We’ve all been there. You’re in the marketing meeting, and someone brings up search engine optimization (SEO). I don’t know how they’re bringing it up, but they’ve done it one way or another. Maybe they used some of the phrases below. If they did, you need to know why you wish you hadn’t heard what they just said.
“I know a little SEO; we should be fine.”
No, you won’t.
I understand that quite a few folks learn the basics of on-site optimization. I understand that quite a few folks read SEO blogs, or read marketing blogs that talk about SEO in passing. I understand that quite a few folks learn a lot from the SEO expert who used to work at the company.
That is not the same as being a full-time SEO professional.
Knowing a little bit about SEO is a good way to be dangerous to your marketing department. Without thorough SEO knowledge, it is easy to do substantial damage to your Web rankings. Whether you’re optimizing for the wrong keywords, accidentally using some black hat techniques, or spending all your time on spammy link building, you’re doing more harm than good.
“SEO was already done to the old site; we won’t need that for the new one.”
Good point! SEO clearly adheres to the transitive property, so we’re good here. First of all, this isn’t even the transitive property, so you can throw that reference out. Second, huh?
You spent a bunch of money to optimize your current site. You saw results, you improved in the rankings, you increased traffic, etc. Now it’s time to look at rebuilding your site to improve bounce rate, time on site, user interactions, and conversions. Why on Earth are you discontinuing SEO?
This is the time when SEO can be the most crucial part of your marketing strategy. Changing your site means massive changes in the search engine’s indexes. If you get rid of a page, it needs to be redirected and the links to the page throughout the site need to be updated. If you change a URL, the old URL needs to be redirected to the new. Image sources will need to be updated. Page titles need to change. Content will be adjusted or removed—will your keywords and pages still be optimized?
Don’t change horses midstream. SEO leads to daily changes when your site isn’t going through a major overhaul, why would you shut it down when it is?
“We got everything SEO’d back in May.”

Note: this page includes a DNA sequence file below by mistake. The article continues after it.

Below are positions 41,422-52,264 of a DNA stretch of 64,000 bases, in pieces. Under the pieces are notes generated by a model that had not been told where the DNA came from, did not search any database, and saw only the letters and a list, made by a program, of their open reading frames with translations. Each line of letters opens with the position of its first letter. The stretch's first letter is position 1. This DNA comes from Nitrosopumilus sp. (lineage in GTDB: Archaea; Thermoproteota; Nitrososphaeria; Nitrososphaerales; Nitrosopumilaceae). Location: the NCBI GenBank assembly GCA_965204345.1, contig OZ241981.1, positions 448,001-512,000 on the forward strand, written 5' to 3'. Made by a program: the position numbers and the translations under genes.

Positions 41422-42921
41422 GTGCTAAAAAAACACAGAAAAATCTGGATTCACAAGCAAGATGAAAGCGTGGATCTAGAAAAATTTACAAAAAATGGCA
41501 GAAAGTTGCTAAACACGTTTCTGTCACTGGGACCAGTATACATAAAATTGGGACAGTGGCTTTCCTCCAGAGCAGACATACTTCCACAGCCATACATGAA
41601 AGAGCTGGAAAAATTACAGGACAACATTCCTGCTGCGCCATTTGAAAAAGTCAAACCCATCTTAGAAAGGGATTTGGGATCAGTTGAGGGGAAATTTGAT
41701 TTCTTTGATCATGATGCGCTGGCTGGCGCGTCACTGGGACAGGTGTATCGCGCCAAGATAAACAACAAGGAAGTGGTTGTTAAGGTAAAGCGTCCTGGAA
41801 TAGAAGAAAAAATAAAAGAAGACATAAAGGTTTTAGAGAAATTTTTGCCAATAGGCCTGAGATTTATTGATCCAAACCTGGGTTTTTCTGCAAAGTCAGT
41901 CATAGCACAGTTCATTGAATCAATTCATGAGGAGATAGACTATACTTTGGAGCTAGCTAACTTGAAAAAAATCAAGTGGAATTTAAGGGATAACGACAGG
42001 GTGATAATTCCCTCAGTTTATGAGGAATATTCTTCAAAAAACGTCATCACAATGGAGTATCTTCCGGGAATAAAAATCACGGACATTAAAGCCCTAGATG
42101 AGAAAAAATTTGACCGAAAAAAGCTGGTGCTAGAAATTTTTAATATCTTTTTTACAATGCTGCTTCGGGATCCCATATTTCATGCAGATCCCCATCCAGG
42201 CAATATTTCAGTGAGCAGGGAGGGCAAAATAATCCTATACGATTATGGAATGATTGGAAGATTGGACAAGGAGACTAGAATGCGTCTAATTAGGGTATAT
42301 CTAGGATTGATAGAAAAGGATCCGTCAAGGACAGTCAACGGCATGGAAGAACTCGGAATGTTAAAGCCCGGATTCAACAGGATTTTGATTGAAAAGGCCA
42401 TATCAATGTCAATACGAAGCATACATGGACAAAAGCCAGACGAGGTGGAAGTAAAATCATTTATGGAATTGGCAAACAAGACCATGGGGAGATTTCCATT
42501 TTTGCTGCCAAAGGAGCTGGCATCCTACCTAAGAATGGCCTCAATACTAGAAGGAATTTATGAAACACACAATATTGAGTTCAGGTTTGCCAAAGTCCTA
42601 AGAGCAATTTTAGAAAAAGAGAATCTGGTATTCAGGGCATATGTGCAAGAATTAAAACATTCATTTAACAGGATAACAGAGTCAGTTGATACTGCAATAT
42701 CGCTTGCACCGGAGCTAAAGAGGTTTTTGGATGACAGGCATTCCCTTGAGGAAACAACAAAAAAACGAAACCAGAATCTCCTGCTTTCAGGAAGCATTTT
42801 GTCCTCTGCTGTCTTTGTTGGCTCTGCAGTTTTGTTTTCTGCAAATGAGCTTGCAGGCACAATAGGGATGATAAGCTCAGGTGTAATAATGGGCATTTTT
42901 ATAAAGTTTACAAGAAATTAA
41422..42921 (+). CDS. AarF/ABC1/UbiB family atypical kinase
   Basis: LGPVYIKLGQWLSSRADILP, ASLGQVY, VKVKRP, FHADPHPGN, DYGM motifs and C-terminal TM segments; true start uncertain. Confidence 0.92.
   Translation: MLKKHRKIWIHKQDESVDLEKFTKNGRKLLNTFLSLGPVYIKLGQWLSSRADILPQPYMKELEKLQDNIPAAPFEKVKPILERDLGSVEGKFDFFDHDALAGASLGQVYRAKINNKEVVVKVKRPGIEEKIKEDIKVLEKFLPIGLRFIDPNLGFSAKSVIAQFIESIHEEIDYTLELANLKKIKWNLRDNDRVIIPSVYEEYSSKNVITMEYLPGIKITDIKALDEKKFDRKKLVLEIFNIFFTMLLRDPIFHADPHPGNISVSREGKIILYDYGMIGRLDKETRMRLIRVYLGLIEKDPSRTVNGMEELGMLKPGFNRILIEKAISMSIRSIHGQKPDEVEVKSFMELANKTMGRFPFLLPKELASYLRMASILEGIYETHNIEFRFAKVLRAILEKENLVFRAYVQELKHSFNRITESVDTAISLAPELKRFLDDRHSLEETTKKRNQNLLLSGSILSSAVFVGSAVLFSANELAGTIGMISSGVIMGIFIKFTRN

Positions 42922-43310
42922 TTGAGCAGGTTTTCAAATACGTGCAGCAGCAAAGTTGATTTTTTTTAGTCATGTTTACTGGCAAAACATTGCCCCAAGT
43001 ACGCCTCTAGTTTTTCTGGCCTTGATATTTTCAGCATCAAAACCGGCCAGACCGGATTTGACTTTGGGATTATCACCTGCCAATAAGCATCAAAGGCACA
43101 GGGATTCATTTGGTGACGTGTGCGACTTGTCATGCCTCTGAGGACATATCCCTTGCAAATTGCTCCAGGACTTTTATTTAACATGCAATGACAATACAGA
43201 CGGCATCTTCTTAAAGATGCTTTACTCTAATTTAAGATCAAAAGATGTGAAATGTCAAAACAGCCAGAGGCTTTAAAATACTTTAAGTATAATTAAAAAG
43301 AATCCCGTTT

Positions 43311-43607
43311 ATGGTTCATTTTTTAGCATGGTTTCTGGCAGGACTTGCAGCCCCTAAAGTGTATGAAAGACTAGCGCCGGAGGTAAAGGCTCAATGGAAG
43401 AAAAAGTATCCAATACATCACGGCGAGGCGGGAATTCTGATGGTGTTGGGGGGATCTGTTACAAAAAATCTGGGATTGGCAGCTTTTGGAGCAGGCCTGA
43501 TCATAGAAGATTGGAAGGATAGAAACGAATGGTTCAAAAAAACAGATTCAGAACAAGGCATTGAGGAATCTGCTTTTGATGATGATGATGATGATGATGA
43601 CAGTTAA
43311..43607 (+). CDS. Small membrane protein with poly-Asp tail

Oh, right. SEO is a one-time deal. Somehow forgot about that while doing hours of work every day.
SEO is an ongoing process. I like to relate it to an ad campaign: Your site is the ad, and SEO is what delivers your ad to the world. You wouldn’t create a great ad and then never publish it, so don’t do the same with your website.
Leverage your SEO to get your website in front of more people.
“Our metatags are up to date.”
OK, what does that mean?
Pages can have dozens of metatags of various types (description, author, charset, refresh, name, http-equiv, content, robots, googlebot, google, google-site-verification, content-type, keywords). Far too often, “metatags” means stuffing numerous broad single term keywords into the meta name=”keywords” field. Problem is, this technique went the way of buffalo back in the early part of the century.
Do yourself a favor and remove your meta keywords.
“We made a link contest.”
Oy vey. Do you want to be kicked off Google? Do you hate revenue?
Link contests (see also: link schemes, link building plans, reciprocal link abuse, etc.) seem like a surefire way to speed things up, when all they do is slow your site down. The idea here is based around gaming the old PageRank algorithm in order to gain massive amounts of links to your site as fast and painlessly as possible. The problem is, Google doesn’t much care for it. In fact, it outright forbids it in its Webmaster Guidelines.
Want more links? Do it the old-fashioned way—write content that people want to share, sell something people want to have, inform people about something they need.
If all else fails, post pictures of kittens.
“SEO best practices”
This one is near and dear to my bitter, blackened heart. What’s a “best practice?” Who defines “best practices?” To me, this is account-speak.
From what I’ve gathered, it seems like this means all pages have a title tag (not necessarily properly formatted, nor optimized), a meta description, meta keywords (again, not used in SEO), and maybe (if you’re lucky) proper header tags throughout the site. Google measures some 200-odd elements to determine search rankings. If that’s the case, how are four onsite elements the crux of “best practices?”
SEO isn’t this simple. It’s complex and is beyond learning a few “best practices.”
“We’re going to add the SEO after it goes live.”
So much is wrong with this one. Much of what I discussed referring to continuing SEO after updating your site can be applied here as well. However, there are a few differences here. With a new site, you’re preemptively killing its potential by launching it without any attention paid to SEO. The first signals Google gets from your site are going to influence the next few months of your rankings—don’t launch without SEO, even if it is just “best practices.”
Ever heard any of these in your agency? Have any to add?
Josh Patrice has almost 10 years of experience in the field of search engine marketing, as well as experience in UX Design and Information Architecture. A version of this article first appeared on Portent.com.